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Coronal Mass Ejection in late January 2010
This page contains archived content and is no longer being updated. At the time of publication, it represented the best available science. However, more recent observations and studies may have rendered some content obsolete.
Fiery arcs rise above an active region on the surface of the Sun in this series of images taken by the STEREO (Behind) spacecraft on January 27, 2010. The arcs are plasma, superheated matter made up of moving charged particles (electrons and ions). Just as iron filings arc from one end of a magnet to another, the plasma is sliding in an arc along magnetic field lines. In a movie of STEREO observations made between January 26 and January 29, the dynamic streams were initially just over the Sun’s edge and readily spotted as the Sun rotated them more into view.
About mid-way through the movie clip, a small coronal mass ejection (a stream of charged particles from the Sun) shoots out and into space at about a million miles per hour, carrying some magnetic field with it. The top image shows the beginning of the coronal mass ejection, while the lower image shows the solar matter leaving the Sun’s corona. Most coronal mass ejections are more bulbous and wide: this one is quite narrow and contained. Nonetheless, NASA solar scientists agree that its speed and characteristics suggest that it was indeed a non-typical coronal mass ejection.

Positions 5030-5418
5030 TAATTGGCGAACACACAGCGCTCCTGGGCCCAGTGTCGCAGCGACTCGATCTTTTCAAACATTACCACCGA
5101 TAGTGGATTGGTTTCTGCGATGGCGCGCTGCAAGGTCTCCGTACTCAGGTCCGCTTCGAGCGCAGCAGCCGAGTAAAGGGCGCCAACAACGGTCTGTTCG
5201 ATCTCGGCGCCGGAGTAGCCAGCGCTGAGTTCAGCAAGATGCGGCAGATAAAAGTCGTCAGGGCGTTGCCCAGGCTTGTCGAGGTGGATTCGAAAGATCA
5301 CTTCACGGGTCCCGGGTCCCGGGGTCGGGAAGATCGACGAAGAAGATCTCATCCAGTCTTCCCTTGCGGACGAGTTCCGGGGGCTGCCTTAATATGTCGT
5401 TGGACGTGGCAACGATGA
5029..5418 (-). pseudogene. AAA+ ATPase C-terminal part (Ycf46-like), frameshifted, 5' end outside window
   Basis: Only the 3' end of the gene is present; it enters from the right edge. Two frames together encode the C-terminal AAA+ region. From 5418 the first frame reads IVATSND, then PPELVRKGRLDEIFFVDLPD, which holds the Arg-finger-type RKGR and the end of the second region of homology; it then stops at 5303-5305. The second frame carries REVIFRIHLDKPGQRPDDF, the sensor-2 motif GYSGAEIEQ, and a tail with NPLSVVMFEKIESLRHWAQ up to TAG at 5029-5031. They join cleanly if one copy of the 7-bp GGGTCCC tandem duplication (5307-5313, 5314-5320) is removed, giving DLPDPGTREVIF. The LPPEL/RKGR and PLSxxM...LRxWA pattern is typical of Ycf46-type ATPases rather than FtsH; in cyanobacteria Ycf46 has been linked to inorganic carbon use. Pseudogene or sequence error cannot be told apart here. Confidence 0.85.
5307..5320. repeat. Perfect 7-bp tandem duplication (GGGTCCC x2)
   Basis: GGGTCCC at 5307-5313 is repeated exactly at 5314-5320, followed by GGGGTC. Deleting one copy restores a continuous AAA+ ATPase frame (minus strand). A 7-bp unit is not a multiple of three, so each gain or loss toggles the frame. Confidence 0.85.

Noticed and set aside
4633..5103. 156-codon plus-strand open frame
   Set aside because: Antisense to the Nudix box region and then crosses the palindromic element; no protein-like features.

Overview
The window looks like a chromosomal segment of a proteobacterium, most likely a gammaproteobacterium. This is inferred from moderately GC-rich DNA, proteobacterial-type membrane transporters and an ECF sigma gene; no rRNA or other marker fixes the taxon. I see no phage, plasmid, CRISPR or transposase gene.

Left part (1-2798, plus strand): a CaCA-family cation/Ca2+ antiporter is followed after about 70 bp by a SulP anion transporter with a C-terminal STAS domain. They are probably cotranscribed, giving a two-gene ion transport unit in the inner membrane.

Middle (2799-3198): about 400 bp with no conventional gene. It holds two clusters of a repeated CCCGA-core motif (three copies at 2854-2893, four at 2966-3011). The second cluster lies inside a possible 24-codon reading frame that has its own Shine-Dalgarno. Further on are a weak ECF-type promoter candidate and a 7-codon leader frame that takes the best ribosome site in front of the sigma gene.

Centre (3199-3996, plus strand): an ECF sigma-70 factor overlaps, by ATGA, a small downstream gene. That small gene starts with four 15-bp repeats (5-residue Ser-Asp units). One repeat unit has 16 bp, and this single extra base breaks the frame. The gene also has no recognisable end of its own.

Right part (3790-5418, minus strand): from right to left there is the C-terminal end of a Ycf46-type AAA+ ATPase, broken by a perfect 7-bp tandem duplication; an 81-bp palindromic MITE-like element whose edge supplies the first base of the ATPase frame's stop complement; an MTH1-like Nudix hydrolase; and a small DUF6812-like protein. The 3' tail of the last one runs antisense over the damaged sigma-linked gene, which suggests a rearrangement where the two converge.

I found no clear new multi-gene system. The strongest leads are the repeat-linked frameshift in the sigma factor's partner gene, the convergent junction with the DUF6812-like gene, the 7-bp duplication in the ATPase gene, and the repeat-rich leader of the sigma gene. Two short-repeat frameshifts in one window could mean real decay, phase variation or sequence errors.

A coronal mass ejection can cause problems on Earth. The energetic particles can damage satellites, cause communication and navigation problems in airplanes, and disrupt electrical power in homes and businesses. To understand the Sun and its effects on Earth, NASA has 17 missions, including STEREO, observing the Sun. On February 11, 2010, the fleet grew by one when NASA launched its most advanced solar spacecraft, the Solar Dynamics Observatory, to study the causes of solar variability and its impacts on Earth.
The Solar Dynamics Observatory will take detailed images of the Sun every 0.75 seconds and send 1.5 terabytes of data—the equivalent of 380 full-length movies—back to Earth every day. These observations will help scientists understand how the Sun’s magnetic field is generated and structured, and how the energy in the magnetic field is released into space as solar wind, energetic particles, and variations in solar irradiance.
Edson, J. and Cohen, H. FusEdWeb. Lawrence Livermore National Laboratory and Princeton Plasma Physics Laboratory. Accessed February 12, 2010.